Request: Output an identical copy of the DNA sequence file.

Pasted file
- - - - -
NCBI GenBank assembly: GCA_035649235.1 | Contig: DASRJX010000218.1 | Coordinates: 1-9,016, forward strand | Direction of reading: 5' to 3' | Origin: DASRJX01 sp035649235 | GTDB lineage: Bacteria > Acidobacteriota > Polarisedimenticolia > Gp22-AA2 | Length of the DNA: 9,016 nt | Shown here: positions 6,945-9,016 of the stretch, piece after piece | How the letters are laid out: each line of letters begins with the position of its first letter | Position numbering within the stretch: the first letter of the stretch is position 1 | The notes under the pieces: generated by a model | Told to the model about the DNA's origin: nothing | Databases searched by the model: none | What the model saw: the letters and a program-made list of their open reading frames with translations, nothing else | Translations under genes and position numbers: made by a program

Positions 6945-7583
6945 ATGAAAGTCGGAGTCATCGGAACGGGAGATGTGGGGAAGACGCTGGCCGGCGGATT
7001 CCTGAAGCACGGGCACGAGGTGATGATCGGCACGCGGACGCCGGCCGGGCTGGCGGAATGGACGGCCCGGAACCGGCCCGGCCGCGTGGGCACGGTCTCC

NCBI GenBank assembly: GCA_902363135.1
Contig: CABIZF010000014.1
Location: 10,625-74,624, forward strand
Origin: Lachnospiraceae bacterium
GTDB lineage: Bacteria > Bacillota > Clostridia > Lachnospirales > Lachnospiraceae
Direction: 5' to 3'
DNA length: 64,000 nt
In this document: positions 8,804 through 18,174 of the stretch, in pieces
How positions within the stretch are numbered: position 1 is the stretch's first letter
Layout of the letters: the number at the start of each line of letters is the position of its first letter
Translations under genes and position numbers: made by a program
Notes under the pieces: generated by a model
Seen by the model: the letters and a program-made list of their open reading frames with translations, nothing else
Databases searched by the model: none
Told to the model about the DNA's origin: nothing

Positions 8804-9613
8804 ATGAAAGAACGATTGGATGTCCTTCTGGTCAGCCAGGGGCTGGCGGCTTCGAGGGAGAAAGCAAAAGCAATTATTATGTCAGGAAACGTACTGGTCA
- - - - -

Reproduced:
NCBI GenBank assembly: GCA_035649235.1 | Contig: DASRJX010000218.1 | Coordinates: 1-9,016, forward strand | Direction of reading: 5' to 3' | Origin: DASRJX01 sp035649235 | GTDB lineage: Bacteria > Acidobacteriota > Polarisedimenticolia > Gp22-AA2 | Length of the DNA: 9,016 nt | Shown here: positions 6,945-9,016 of the stretch, piece after piece | How the letters are laid out: each line of letters begins with the position of its first letter | Position numbering within the stretch: the first letter of the stretch is position 1 | The notes under the pieces: generated by a model | Told to the model about the DNA's origin: nothing | Databases searched by the model: none | What the model saw: the letters and a program-made list of their open reading frames with translations, nothing else | Translations under genes and position numbers: made by a program

Positions 6945-7583
6945 ATGAAAGTCGGAGTCATCGGAACGGGAGATGTGGGGAAGACGCTGGCCGGCGGATT
7001 CCTGAAGCACGGGCACGAGGTGATGATCGGCACGCGGACGCCGGCCGGGCTGGCGGAATGGACGGCCCGGAACCGGCCCGGCCGCGTGGGCACGGTCTCC

NCBI GenBank assembly: GCA_902363135.1
Contig: CABIZF010000014.1
Location: 10,625-74,624, forward strand
Origin: Lachnospiraceae bacterium
GTDB lineage: Bacteria > Bacillota > Clostridia > Lachnospirales > Lachnospiraceae
Direction: 5' to 3'
DNA length: 64,000 nt
In this document: positions 8,804 through 18,174 of the stretch, in pieces
How positions within the stretch are numbered: position 1 is the stretch's first letter
Layout of the letters: the number at the start of each line of letters is the position of its first letter
Translations under genes and position numbers: made by a program
Notes under the pieces: generated by a model
Seen by the model: the letters and a program-made list of their open reading frames with translations, nothing else
Databases searched by the model: none
Told to the model about the DNA's origin: nothing

Positions 8804-9613
8804 ATGAAAGAACGATTGGATGTCCTTCTGGTCAGCCAGGGGCTGGCGGCTTCGAGGGAGAAAGCAAAAGCAATTATTATGTCAGGAAACGTACTGGTCA